10550463300?profile=RESIZE_400xA joint publication coauthored by the National Security Agency (NSA), Federal Bureau of Investigation (FBI) and the Cybersecurity & Infrastructure Security Agency (CISA) was released on 7 June 2022 about the People’s Republic of China State-Sponsored activities.

State-Sponsored actors have been exploiting Common Vulnerabilities and Exposures (CVEs) that are related to network devices.  The vulnerabilities that these actors are exploiting are documented, and should be patched immediately if they have not already been addressed.  The majority of these vulnerabilities revolve around Small Office/Home Office (SOHO) routers and Network Attached Storage (NAS) devices which are used to route traffic to command and control (C2) servers maintained by attackers.

The State-Sponsored actors have leveraged open-source tools for reconnaissance and vulnerability scanning to identify the specific makes and models of vulnerable devices.  Once the vulnerability is exploited and the actors have initial access they target Remote Authentication Dial-In User Service (RADIUS) servers. The actors attempt to access Structured Query Language (SQL) databases to access stored passwords, which are either hashed or in cleartext.  With credentials in hand these threat actors connect to target routers using a Secure Shell (SSH) connection and run automated scripts that exfiltrate the devices configuration.  The actors then connect to the target devices and reconfigure them to forward traffic to actor-controlled devices. Using port mirroring the information that is sent to the actor’s router is also sent to the local next hop as not to disturb communications.  This way the actor can continue to monitor and review traffic from their remote server.

This alert highlights the importance of keeping devices up to date and patched in order to protect your information.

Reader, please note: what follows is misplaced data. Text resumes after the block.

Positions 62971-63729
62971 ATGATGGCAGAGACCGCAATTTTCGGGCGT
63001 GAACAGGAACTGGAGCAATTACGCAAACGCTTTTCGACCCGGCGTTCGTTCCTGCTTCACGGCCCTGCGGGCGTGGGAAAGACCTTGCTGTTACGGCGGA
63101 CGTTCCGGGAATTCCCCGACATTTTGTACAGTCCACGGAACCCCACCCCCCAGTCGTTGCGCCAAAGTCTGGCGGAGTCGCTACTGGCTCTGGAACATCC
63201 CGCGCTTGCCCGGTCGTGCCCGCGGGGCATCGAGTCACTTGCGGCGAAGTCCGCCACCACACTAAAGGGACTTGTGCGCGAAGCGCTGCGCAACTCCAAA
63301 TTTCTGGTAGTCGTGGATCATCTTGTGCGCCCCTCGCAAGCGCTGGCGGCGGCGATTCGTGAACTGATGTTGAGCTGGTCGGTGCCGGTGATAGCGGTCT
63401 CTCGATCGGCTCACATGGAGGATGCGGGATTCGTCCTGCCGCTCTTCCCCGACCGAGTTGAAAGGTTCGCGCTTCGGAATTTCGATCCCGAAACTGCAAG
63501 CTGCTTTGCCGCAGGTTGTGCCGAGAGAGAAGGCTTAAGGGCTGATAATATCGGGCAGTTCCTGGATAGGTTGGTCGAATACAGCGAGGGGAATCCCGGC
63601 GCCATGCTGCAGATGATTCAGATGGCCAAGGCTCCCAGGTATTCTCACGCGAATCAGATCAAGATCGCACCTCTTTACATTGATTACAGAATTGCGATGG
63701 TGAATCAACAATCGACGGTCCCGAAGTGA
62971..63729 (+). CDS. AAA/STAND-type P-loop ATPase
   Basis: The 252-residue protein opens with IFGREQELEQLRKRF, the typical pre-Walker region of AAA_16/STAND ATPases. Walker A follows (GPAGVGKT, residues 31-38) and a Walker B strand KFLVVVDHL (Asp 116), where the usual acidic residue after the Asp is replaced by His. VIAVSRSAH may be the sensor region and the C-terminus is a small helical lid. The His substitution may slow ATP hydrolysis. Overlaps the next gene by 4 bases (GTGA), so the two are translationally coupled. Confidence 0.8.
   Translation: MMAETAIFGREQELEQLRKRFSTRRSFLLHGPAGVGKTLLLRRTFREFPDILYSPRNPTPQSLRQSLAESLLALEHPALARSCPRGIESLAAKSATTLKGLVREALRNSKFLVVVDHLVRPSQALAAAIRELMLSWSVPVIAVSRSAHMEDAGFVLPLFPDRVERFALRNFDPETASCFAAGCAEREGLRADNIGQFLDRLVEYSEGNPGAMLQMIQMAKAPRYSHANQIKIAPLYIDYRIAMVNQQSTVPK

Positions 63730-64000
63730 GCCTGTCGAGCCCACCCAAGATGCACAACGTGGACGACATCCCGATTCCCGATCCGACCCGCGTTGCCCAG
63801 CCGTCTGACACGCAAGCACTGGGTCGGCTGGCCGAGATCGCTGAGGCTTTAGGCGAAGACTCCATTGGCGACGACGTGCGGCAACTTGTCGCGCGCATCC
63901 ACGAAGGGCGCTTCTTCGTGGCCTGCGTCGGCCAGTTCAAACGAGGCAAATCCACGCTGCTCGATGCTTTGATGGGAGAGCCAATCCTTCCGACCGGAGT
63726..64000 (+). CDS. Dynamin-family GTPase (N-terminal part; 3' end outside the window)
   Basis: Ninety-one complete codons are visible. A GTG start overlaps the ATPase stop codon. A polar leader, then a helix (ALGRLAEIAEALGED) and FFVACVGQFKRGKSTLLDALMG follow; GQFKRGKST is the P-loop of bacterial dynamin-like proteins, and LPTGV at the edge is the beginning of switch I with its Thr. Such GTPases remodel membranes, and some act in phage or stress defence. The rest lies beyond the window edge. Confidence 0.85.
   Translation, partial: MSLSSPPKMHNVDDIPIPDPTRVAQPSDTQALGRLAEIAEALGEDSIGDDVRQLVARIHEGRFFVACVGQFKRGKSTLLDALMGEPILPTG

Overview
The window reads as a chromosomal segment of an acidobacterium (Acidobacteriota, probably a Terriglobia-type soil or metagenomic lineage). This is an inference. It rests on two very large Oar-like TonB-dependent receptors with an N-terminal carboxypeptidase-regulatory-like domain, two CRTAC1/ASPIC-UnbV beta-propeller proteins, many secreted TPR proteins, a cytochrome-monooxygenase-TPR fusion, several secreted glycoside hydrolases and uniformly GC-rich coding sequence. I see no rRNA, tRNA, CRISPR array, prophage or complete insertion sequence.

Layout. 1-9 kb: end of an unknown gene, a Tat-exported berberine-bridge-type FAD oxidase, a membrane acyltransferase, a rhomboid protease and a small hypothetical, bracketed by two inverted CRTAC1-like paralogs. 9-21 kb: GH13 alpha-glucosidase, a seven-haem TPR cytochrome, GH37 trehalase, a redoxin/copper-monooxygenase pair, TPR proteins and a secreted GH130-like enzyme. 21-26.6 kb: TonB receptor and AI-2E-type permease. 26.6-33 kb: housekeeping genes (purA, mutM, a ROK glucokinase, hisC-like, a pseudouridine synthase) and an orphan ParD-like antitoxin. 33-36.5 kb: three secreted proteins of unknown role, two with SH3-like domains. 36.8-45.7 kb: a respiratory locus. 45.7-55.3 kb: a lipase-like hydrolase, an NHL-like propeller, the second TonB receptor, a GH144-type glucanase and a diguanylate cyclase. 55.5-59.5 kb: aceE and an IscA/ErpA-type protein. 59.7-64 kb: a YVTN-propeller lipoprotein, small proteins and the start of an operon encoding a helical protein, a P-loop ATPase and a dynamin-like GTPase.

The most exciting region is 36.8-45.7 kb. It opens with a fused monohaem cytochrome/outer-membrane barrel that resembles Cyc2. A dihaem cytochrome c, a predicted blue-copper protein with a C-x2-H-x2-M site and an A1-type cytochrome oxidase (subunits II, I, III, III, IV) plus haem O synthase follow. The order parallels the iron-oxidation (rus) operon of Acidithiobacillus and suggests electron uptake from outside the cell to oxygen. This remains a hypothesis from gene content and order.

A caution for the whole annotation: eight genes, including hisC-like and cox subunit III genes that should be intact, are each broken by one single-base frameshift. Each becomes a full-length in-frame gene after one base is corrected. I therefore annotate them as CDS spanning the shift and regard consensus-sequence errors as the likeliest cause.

Pictured below is a table showing the vendor, CVE, and vulnerability type from the CISA alert.

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Mitigation recommendations provided by the NSA, CISA, and the FBI include:

  • Keeping systems up to date and patched.
  • Removing or isolating suspected compromised devices from the network.
  • Segment networks to limit lateral movement.
  • Disable unused or unnecessary network ports.
  • Enforce multifactor authentication.
  • Perform regular data backup procedures and maintain an up-to-date incident response and recovery plan.
  • Disable external management capabilities and set up an out-of-band management (oobm) network.
  • Isolate Internet-facing services in a network Demilitarized Zone (DMZ).
  • Enable robust logging of Internet-facing services and monitor the logs for signs of compromise.
  • Ensure that you have dedicated management systems and accounts for system administrators. Protect these accounts with strict network policies.
  • Enable robust logging and review of network infrastructure accesses, configuration changes, and critical infrastructure services performing authentication, authorization, and accounting functions.
  • Upon responding to a confirmed incident within the network, response teams should scrutinize the network infrastructure access, evaluate potential lateral movement to network infrastructure and implement corrective actions commensurate with their findings.

Red Sky Alliance is a Cyber Threat Analysis and Intelligence Service organization.  For questions, comments or assistance, please contact the office directly at 1-844-492-7225, or feedback@wapacklabs. com    

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